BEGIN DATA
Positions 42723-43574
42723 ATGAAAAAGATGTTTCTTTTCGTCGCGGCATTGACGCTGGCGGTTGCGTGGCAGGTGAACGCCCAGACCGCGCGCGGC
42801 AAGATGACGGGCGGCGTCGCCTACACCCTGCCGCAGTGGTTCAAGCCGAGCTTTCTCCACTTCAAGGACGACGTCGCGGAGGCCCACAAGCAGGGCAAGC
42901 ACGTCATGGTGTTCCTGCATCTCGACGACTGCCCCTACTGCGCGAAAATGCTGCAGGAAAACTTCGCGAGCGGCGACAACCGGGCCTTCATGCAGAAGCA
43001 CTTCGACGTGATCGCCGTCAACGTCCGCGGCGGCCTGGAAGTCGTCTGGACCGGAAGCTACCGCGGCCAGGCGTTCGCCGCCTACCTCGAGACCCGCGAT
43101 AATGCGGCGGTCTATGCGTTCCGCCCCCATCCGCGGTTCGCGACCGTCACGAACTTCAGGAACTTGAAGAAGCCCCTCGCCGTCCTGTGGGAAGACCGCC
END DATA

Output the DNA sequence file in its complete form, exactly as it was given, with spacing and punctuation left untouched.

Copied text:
Positions 42723-43574
42723 ATGAAAAAGATGTTTCTTTTCGTCGCGGCATTGACGCTGGCGGTTGCGTGGCAGGTGAACGCCCAGACCGCGCGCGGC
42801 AAGATGACGGGCGGCGTCGCCTACACCCTGCCGCAGTGGTTCAAGCCGAGCTTTCTCCACTTCAAGGACGACGTCGCGGAGGCCCACAAGCAGGGCAAGC
42901 ACGTCATGGTGTTCCTGCATCTCGACGACTGCCCCTACTGCGCGAAAATGCTGCAGGAAAACTTCGCGAGCGGCGACAACCGGGCCTTCATGCAGAAGCA
43001 CTTCGACGTGATCGCCGTCAACGTCCGCGGCGGCCTGGAAGTCGTCTGGACCGGAAGCTACCGCGGCCAGGCGTTCGCCGCCTACCTCGAGACCCGCGAT
43101 AATGCGGCGGTCTATGCGTTCCGCCCCCATCCGCGGTTCGCGACCGTCACGAACTTCAGGAACTTGAAGAAGCCCCTCGCCGTCCTGTGGGAAGACCGCC